Guest Blog Post: The Science in Making Mistakes

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I am excited to share a guest post by Chris this week, whom I first met a couple of years ago at New Philadelphia Church here in Seoul. And now we are co-workers! Chris is a passionate and well-connected educator with a blog titled Teach Science Right. I think Chris is our first high school international teacher to be featured on our blog, so check out his site, you won’t be disappointed.

As a science teacher my younger students often look at me in fear at the beginning of the year. The first things they tend to notice is my buzz cut, facial hair & low voice and immediately assume that I’m an intimidating, hard-grading type of science teacher.

But that doesn’t last long!

I’ve learned that many students have these views of my classroom and me because often their previous teachers have filled their heads with this impression. I also know that it’s usually not me that they are intimidated by; rather it’s the content. Science is given a bad rap in many classrooms (not all, but many). It’s often seen as a subject that only the socially awkward students tend to enjoy, or only the really, really intelligent kids enjoy.

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It doesn’t take long for me to right these wrongs…

I’m beginning to lose count of all the parents that have personally thanked me during PTCs. Many of them express that their child grew up with a love for science, nature and experiments but quickly lost that love as they grew into adolescence and the pressures of content, tests and memorization squeezed the joy out of it for them. They express to me that their son or daughter finally enjoys science again.

What music to my ears!

And now I want to share my biggest teaching secret….

Room for Mistakes.

Now I realize many readers may teach younger students in which mistakes happen all the time and are common-place, and rightly so are seen as vital to the learning process. But somewhere between lower elementary school and middle & high school teachers have unlearned that mistakes are such a part of the learning process.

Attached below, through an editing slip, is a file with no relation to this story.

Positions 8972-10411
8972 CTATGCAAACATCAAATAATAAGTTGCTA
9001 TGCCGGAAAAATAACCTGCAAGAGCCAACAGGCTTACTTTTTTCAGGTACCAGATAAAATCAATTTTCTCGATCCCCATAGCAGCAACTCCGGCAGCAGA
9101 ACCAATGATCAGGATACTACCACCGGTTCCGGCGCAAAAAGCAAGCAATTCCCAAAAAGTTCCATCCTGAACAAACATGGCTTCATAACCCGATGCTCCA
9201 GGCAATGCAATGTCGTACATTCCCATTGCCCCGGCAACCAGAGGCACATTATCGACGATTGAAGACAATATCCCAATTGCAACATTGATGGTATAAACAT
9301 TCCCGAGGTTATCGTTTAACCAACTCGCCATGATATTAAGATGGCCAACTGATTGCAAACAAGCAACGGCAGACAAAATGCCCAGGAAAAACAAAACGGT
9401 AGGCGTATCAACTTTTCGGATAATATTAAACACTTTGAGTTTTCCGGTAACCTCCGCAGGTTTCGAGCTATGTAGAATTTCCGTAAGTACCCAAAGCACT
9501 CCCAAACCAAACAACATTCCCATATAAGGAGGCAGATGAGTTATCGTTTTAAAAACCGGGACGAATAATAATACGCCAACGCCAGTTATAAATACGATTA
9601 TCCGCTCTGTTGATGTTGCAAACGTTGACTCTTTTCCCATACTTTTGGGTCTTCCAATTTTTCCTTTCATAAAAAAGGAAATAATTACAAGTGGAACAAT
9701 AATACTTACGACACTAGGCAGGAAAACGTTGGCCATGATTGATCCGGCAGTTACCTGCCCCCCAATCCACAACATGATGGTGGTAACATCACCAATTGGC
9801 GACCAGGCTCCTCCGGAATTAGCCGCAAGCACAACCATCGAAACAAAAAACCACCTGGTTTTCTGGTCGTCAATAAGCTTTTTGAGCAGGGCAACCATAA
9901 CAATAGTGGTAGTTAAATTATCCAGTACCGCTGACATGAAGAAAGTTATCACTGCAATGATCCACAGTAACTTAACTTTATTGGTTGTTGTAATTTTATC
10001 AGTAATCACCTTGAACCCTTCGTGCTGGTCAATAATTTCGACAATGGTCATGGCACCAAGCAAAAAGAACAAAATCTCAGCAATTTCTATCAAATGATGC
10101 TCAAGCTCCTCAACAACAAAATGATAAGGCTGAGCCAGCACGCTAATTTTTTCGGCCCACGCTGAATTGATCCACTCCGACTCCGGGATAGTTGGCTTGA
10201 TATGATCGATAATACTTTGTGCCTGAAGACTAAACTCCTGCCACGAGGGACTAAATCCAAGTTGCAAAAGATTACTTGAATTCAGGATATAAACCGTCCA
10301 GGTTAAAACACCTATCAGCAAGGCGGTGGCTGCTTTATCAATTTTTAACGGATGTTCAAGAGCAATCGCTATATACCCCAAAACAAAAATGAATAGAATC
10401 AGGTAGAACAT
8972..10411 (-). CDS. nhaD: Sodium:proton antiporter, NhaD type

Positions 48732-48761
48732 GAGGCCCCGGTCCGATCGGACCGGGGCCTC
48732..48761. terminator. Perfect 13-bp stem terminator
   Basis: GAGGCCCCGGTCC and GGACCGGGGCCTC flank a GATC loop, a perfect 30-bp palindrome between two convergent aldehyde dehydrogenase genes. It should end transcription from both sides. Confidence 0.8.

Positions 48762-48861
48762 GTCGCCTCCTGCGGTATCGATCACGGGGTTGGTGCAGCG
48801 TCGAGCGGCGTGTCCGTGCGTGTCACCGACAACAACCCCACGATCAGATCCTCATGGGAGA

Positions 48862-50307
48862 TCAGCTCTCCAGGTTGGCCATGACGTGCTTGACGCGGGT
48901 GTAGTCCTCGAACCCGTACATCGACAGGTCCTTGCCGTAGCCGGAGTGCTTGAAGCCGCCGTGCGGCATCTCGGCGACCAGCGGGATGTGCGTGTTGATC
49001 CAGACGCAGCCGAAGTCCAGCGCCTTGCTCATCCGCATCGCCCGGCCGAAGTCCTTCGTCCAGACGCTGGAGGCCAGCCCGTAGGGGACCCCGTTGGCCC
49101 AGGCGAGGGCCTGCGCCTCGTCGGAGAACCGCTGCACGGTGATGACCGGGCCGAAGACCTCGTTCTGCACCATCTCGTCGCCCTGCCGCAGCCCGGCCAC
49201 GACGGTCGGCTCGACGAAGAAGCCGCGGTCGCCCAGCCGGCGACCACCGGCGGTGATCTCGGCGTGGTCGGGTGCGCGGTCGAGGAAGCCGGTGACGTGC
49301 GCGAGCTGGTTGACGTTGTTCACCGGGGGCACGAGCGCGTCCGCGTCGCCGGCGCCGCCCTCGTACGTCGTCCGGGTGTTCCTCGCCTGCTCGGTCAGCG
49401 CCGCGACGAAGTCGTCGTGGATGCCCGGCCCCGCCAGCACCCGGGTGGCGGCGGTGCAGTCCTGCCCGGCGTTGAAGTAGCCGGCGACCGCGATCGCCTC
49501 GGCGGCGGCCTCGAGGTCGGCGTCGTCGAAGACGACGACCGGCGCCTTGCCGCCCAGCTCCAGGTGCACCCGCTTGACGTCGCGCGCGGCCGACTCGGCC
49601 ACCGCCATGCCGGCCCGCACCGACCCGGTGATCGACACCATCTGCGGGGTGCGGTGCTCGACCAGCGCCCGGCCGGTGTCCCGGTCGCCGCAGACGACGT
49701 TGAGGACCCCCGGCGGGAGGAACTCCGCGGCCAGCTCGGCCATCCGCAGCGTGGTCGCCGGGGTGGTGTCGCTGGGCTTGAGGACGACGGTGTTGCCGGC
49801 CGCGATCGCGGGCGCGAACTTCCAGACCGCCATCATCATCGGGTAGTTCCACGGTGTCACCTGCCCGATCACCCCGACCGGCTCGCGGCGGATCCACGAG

Now if a student forgets their homework at home or misses a deadline… well too bad. If a student forgot to answer a question on the practice worksheet (I repeat… the practice) we take points away that can never be made up (because we are calculating their grade based on how many points they got correct out of how many points they could have gotten correct and then wonder why they always ask for extra credit).

And I want to ask, where is the room for mistakes?

I put a lot of effort into creating a class atmosphere that is safe – safe from ridicule of mistakes, safe from rewards for not making mistakes, and safe from a grade being lowered for making mistakes.

Does everyone get an A in my class? – Nope. Not even close. Does everyone have a chance to earn an A? You betcha!

“Forgot your homework? That’s alright, get it to me tomorrow.”

“Forgot to do that problem on the practice? Well show me now that you know how to complete it and I’ll give you credit.”

“What?! You did the wrong page in the textbook?! Oh well, while we work on Activity D why don’t you complete the correct problems and then show me?”

My methods aren’t popular. Many arguments I receive are along the lines of “Not adequately preparing our young people for the future workforce”, and “You are making it too easy on them.”

To which I ask, What made you decide to teach? Did you want to prepare students for jobs? Be a tough, hard-nose teacher?

Or did you simply want to inspire?

Think about your hobbies – i.e. the things that you really enjoy doing and get energy from doing. Most likely they are activities in which you are no expert and you make mistakes.  And most likely they are activities in which you had freedom to learn, freedom to experiment, freedom to mess-up without somebody punishing you for it.

That’s all I’m doing. I’m teaching my kids to not only learn science, but to enjoy science – by taking the fear out of it.

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For more information, be sure to search Google for “Standards-based grading and reporting” to see where many of my methods were derived from.

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